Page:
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Ute football: Whittingham: Onside kick against Wyoming is buried
This is an archived article that was published on sltrib.com in 2008, and information in the article may be outdated. It is provided only for personal research purposes and may not be reprinted.

Utah coach Kyle Whittingham tried to dispel the notion that the controversies surrounding the Wyoming-Utah game last season would be a factor this week.

That onside kick? The 50-0 beating?

That middle finger reply by coach Joe Glenn?

"That is dead and buried," Whittingham said. "I've seen him two or three times since then. That is in the past."

Oh, sure it is.

The past can become the future and things buried can be dug up, and you can bet there is a lot of digging up the past in Laramie this week.

At 2-4 and on a three-game losing streak, the Cowboys need something to lift their season from the dismal depths of the MWC. An upset of the Utes (6-0, 2-0) could be just the thing to do that, and Utah's players know the Cowboys will be using the 2007 whipping as motivation.

"That is part of being a football player," quarterback Brian Johnson said. "I can still remember stuff that made me mad when I was playing little league basketball when I was 5. I'm still mad about it."

While Whittingham and Glenn both apologized and said at the MWC meetings in July they'd forgiven each other for their actions in Utah's 50-0 win over the Cowboys, it's common practice for teams to be motivated with comments others make, even if coaches say they aren't affected by such things.

That is exactly what happened last season when Glenn guaranteed a win over the Utes.

Whittingham said he doesn't think about or react to such comments - then called for the onside kick with the Utes up 43-0. The kick failed to travel 10 yards and Wyoming got the ball back with good field position. Glenn thanked Whittingham with a one-finger salute.

The games the coaches played were arguably more entertaining than what was going on on the field. Is payback coming their way? The Utes expect the Cowboys will try.

"I'm sure they are using it as a fuel to heat the fire," defender Paul Kruger said. "I'm assuming they are going to have some hatred and intense stuff going on."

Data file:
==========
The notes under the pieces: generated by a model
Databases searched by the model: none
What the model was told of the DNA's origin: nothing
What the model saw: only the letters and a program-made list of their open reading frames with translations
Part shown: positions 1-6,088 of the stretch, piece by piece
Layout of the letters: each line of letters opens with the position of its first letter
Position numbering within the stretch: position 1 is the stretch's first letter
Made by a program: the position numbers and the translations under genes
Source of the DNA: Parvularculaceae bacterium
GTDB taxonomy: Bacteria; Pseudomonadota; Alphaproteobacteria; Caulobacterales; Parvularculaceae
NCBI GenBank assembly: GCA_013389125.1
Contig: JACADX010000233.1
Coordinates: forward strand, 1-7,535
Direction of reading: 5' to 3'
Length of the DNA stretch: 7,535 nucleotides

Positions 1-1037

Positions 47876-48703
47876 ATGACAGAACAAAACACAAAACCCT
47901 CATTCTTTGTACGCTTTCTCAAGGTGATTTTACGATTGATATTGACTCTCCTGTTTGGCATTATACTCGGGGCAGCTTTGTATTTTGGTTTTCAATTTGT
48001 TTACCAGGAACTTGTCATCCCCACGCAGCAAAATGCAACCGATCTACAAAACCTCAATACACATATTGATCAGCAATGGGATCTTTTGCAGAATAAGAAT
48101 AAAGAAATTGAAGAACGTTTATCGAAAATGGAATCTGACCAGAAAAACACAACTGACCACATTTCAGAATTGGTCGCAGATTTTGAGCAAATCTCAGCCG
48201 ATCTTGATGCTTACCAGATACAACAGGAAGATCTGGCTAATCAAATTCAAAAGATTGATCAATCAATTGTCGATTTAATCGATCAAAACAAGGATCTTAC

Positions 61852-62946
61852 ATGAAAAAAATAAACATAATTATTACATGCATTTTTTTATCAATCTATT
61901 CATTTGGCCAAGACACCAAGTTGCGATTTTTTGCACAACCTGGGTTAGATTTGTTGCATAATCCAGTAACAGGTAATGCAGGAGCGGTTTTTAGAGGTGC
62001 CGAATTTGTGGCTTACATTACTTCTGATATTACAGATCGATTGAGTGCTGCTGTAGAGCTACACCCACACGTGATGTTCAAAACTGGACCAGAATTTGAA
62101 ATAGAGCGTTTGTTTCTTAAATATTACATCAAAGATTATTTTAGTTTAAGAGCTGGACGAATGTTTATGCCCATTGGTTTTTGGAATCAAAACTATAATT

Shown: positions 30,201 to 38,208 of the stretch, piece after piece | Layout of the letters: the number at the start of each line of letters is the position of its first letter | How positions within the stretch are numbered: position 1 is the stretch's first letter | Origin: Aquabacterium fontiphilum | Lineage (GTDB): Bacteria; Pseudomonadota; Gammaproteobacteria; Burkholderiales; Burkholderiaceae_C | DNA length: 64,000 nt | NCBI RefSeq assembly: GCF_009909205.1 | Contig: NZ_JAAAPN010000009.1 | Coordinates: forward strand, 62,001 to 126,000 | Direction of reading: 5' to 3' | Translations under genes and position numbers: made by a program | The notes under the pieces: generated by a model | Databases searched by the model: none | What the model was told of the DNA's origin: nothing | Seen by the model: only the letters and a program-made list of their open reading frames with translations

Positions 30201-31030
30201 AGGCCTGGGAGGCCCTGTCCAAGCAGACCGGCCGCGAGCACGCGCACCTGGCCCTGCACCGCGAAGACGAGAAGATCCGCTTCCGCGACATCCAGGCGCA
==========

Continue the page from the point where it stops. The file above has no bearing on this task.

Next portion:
For the Cowboys, getting fired up to play the Utes will be much easier than beating them. Wyoming, which reworked its offense this season under new coordinator Bob Cole, has only mustered a field goal in its three losses to Mountain West Conference teams.

Perhaps what happened last season will serve as motivation for the Utes, too. Knowing the Cowboys will be eager to play them will help the Utes keep their focus.

"I can't guess how it's going to end, but it is going to be a fight," Kruger said. "I don't think they plan on folding and neither do we."

Briefly: Utah linebacker Mike Wright was named the Mountain West Conference's Defensive Player of the Week and kicker Louie Sakoda earned Special Teams Player of the Week for their efforts in Thursday's 31-28 win over Oregon State. Wright finished with a career-best 15 tackles, five solo, and also had a 9-yard sack and two pass breakups. Sakoda had three field goals against Oregon State, including the game-winner as time expired. He also set the school record for career punt yards (8,729), breaking the previous high set in 1969.

Colorado State's Gartrell Johnson and TCU quarterback Marcus Jackson shared Co-Offensive Player of the Week honors. Johnson had 33 carries for 191 rushing yards in CSU's 41-28 win over UNLV and Jackson had 246 yards of total offense in TCU's 41-7 win over San Diego State.


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